Oracle predicts the end of human interaction

The way brands build their relationships with customers are set to undergo a significant change over the next couple of years thanks to the normalization of technologies such as VR and AI.

Research from Oracle has claimed human-to-human interactions will significantly decrease over the coming years, as technology evolves the day-to-day lives of the end consumer. In a survey focused on responses from marketing professionals from across the EMEA region, 78% of brands anticipate customer experience will take place through virtual reality and 80% see chat-bots playing a greater role. It all sounds very futuristic, however these numbers are related to the next four years; that’s right, by 2020 the idea of having a conversation with a real person will be on its way to the memory banks.

“While virtual reality may be seen as a passing craze by some, the commitment of some of the world’s biggest companies to develop VR products for consumers suggests otherwise.  Brands will always look to experiment with new technologies as they try to find ways of delivering innovative and memorable experiences for their customers,” said Daryn Mason, Senior Director of CX Applications at Oracle.

“Brands are at a crossroads. There’s an early-mover advantage to experimenting and launching innovative services while others wait and see, but they need to walk before they can run. The reality is that many brands are still unable to get a complete view of each individual customer so the immediate priority needs to be to organise and get value from the data they already have.  Customers will value a quick, helpful, personalised interaction regardless of how it’s delivered so there’s hope for us humans yet.”

The progress is promising for the potential of big data, which has threatened but largely undelivered to date, as 48% of brands have implemented automation technologies in sales, marketing and customer service, with another 40% planning to do so by 2020.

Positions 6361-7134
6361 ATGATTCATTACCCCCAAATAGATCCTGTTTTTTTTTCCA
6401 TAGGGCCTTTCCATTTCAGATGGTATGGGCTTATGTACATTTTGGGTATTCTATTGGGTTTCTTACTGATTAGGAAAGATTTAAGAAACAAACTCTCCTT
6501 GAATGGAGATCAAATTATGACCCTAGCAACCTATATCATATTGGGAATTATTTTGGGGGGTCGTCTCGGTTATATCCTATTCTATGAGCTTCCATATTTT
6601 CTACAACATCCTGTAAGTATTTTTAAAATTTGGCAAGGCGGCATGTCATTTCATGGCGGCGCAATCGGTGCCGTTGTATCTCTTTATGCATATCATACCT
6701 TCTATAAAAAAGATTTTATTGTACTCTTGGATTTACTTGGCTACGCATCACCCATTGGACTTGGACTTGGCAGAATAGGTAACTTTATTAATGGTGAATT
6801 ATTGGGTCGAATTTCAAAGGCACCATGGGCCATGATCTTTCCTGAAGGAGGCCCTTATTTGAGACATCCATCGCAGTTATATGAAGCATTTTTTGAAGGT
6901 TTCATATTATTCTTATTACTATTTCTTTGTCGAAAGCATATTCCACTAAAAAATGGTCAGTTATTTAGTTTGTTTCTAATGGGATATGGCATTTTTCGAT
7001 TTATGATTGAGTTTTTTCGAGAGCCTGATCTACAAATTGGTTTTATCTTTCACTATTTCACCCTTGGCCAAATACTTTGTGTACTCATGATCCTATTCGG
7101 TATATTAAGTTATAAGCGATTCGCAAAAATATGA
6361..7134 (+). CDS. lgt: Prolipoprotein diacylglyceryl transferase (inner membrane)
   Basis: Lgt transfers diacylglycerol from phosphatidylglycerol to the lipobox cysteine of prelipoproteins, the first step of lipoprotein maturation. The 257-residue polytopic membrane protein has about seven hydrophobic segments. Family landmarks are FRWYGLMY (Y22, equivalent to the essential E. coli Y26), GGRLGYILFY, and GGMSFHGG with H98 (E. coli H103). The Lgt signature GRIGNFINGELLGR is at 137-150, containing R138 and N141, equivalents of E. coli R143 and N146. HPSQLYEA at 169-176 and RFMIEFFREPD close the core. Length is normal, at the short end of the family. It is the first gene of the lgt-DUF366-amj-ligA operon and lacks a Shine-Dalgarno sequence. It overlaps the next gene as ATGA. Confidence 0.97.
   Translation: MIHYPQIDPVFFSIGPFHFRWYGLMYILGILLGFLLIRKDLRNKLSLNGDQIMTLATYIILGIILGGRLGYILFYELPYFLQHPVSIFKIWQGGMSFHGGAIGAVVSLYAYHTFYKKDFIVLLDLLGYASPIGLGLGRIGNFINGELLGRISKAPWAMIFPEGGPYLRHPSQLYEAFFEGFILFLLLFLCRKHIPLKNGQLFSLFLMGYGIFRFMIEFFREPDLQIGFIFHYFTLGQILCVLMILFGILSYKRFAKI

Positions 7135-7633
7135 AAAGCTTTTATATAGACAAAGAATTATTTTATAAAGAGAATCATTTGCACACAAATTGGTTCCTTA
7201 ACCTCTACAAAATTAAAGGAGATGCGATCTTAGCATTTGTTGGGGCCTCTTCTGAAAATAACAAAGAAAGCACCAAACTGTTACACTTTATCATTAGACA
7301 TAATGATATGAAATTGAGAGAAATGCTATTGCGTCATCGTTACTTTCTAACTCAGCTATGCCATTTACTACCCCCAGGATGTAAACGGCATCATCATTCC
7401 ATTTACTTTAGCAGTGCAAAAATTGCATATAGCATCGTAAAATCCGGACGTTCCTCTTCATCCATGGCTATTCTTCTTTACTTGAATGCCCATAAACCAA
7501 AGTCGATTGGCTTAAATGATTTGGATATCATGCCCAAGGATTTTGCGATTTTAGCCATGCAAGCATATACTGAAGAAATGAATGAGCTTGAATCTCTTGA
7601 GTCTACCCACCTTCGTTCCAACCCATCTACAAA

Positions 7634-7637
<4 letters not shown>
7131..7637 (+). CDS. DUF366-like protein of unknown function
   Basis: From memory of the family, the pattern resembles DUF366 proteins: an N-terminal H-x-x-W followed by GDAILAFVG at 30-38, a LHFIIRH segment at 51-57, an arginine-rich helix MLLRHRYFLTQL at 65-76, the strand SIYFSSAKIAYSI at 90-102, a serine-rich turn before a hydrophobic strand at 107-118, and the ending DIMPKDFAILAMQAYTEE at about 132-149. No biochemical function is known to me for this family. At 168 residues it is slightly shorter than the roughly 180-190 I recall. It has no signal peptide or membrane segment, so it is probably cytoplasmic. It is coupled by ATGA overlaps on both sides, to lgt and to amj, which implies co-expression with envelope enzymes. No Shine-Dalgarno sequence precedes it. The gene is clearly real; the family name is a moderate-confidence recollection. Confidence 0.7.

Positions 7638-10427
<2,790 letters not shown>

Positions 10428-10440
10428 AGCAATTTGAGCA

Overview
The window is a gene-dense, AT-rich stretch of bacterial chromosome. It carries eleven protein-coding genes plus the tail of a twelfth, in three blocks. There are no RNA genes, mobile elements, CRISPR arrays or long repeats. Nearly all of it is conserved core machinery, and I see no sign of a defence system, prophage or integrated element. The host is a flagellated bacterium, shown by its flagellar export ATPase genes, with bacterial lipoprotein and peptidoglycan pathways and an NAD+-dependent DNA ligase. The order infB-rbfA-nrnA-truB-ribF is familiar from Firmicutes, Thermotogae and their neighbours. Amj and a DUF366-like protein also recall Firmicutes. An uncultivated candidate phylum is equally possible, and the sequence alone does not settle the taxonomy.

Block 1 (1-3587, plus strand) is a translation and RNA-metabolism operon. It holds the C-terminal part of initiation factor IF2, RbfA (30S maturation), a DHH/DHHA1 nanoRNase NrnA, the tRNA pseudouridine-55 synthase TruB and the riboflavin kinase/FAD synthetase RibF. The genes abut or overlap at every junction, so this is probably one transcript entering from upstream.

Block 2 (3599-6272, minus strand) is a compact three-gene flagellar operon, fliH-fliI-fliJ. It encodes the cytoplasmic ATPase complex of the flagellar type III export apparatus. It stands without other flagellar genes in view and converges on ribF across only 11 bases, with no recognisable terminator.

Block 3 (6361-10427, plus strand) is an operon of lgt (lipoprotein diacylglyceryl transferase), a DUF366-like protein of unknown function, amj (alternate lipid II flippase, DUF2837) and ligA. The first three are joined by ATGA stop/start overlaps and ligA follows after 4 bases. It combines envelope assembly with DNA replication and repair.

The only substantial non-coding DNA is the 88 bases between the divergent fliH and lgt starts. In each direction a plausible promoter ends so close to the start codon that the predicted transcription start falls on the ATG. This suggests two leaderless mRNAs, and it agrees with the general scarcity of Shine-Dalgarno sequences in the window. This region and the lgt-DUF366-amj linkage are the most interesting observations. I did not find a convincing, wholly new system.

That said, 60% of brands don’t currently include social or CRM data in their customer analytics. Considering the role which data can play in identifying new opportunities or up-sells, this is a slightly worry statistics. 42% already collect a great deal of data from multiple sources, but are unable to extract customer insights from it.

Collecting data doesn’t seem to be a problem, but what to do with it is causing headaches. With the promise of IoT becoming stronger every day it would be fair to assume a tsunami of data is building, but what about the data scientists? Where is the talent to provide insight going to come from?

It’s not a problem the industry is unfamiliar with. Early adopters master the arts of new technology and innovative business models, and when it reaches the mass market, it’s expensive to implement purely because there aren’t enough smart people to go around. Companies with the big wallets will win out here, but will they be too far behind the early adopters at this point?

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One comment

  1. Avatar Bryan Wills 07/12/2016 @ 2:02 pm

    “Promsing for the future of Big Data” and “futuristic” – I consider those descriptions to be euphemisms…
    I’d rather say this it sounds like the dawn of man being emotionally depreaved…

    Yes, much more efficient and maybe effective to talk with robots rather than People…
    Pipes are also more efficient than Creeks… let’s replace all Creeks with pipes.

    Jamie, I understand that Oracle wants to and will make a buck out of it. And it will happen – but the least we can do when repeating their Advertising is add a grain of salt…

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